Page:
The last time I faced an English textbook was on March 10th 2011, a day before the board exam. I enjoyed English as a subject, it was a delightful escape from the technicalities of calculus or how the market strikes equilibrium (at least theoretically). What I sorely missed was the discussions that followed after reading a text, I like to delve after I finish a novel, it sort of is a fitting conclusion to the act of reading. Sadly, either my friends do not read, the ones who read do not share a similar taste in fiction and finally if they do, they do not like to voice their opinion.
Thirty months on, I spot tiny boxes named English in my college time table. Under another manifestation of reality I would have been elated at this sight, however in this one I was intimidated. I was reluctant to step into an English class, to exhibit my proficiency of the language at the critique of an English professor(who teaches in the best college for humanities in this country).
The problem is that I am a person of a very low self esteem (which by the way is a closely guarded secret). It has been eight months since I started writing this blog and I have been extremely content and equally surprised to have run a blog for this long without specifically writing about television(yes, I had imagined Expressions to gradually transform into a TV blog). So when this teacher steps into my world, I am scared that the day he evaluates a piece written by me, he would rate my writing skills as poor or mediocre or unsatisfactory or shabby. And then, this blog would enter a deep state of hibernation because it would have been long since I trusted myself with writing again.
In order to shield my fragile ego, I devised a strategy of impassiveness, to simply listen but not respond or ask or even reflect a speck of interest in the class. The strategy was shared by many others who did not even listen because they did not understand the point of an English class in the commerce syllabus. So to get some answers in a class lulled by reluctance, our teacher brought copies of Wordsworth’s poem ‘Upon the Westminster Bridge’ and asked us to sum up our impression of the poem in a roughly hundred and fifty words. He asked us to make them the best hundred and fifty words of our lives, failing which we would mark us absent for that day. I took fifteen minutes to come up with the first sentence because my brain was so blank that I could not recall the word reflections. This is what I came up with, in nervousness.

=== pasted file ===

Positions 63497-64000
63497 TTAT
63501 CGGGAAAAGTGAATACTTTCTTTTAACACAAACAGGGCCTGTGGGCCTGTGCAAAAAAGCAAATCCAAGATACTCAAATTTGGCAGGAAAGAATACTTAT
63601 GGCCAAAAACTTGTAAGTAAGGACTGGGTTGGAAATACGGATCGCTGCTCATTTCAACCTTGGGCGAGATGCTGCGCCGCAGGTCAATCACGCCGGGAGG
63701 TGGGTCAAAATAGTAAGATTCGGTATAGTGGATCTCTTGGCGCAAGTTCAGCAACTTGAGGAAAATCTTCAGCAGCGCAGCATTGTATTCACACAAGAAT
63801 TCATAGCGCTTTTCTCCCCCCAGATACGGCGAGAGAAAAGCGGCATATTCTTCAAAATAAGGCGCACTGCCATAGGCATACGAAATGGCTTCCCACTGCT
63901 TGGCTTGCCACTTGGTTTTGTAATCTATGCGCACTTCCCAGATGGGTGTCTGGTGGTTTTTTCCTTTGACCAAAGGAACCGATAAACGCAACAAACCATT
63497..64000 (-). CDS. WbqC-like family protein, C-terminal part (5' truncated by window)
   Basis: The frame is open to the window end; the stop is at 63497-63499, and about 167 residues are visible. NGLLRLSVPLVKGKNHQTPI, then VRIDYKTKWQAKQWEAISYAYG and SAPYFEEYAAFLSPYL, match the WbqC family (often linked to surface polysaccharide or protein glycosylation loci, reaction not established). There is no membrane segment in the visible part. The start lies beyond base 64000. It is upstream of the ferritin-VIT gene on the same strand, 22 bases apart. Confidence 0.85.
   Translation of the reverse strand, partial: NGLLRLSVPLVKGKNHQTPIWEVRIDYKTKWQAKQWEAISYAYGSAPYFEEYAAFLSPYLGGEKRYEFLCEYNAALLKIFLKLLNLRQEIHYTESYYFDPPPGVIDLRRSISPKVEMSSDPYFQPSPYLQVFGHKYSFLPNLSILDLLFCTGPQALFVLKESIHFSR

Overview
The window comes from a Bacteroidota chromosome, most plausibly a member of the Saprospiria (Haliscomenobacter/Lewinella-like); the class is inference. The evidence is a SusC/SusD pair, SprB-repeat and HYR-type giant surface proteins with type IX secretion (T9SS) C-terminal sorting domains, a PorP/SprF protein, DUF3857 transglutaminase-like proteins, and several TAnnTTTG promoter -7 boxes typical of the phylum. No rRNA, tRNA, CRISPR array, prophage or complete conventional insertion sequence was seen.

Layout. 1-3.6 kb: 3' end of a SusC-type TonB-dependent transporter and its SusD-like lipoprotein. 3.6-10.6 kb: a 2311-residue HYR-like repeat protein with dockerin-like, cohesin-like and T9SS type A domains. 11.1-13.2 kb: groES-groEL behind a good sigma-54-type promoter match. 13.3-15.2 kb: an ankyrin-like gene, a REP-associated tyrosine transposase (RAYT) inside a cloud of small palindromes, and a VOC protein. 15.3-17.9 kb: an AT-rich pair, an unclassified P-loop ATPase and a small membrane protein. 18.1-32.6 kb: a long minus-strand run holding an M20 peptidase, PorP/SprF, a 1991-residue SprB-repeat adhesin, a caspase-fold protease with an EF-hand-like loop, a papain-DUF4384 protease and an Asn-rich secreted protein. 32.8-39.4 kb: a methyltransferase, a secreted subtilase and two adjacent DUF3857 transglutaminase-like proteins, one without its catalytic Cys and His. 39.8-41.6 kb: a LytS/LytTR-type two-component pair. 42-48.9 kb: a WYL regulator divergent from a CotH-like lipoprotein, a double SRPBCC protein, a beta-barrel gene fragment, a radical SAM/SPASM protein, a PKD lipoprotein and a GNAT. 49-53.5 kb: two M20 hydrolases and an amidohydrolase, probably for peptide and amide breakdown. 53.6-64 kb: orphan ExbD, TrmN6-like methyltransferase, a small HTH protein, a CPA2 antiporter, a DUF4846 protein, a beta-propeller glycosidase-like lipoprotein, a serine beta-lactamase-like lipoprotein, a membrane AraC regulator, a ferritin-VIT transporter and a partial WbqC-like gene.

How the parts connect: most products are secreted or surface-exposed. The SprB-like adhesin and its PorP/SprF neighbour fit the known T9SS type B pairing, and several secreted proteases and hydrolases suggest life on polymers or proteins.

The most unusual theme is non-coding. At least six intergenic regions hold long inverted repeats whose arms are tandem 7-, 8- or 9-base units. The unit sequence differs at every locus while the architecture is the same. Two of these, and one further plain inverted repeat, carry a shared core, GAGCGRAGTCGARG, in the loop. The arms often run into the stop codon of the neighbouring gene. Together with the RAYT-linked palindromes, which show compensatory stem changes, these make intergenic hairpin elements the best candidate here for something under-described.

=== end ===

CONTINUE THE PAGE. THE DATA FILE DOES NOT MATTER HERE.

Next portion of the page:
‘Upon the Westminster Bridge’ presents to us the the reflections of an individual while passing over the Westminster Bridge. To catch a glimpse of the city of London before it opens for business, before the chimneys are set into motion is a sight that moves the individual immensely. He believes that the stillness of the city is a marvel in itself which can only be ignored by a dull soul.
Wordsworth intends to convey to the reader that when human beings involve themselves in the mindless chase of materialistic things, they ignore the beauty of the smallest of experiences like catching the first ray of sun, the smooth flow of a river or to breathe in smokeless air. To let nature be at its reins and not tame it for our convenience can bring joy to us, which we fail to experience.
And the remarks on the sheet said,
Very precise first sentence, good! I like what you’ve written. Do however form shorter sentences!
I beamed at the sight of the above remark, not that it made me consider myself as a prolific writer but it helped me muster the courage to at least to speak up and enjoy a brilliant class without any inhibitions.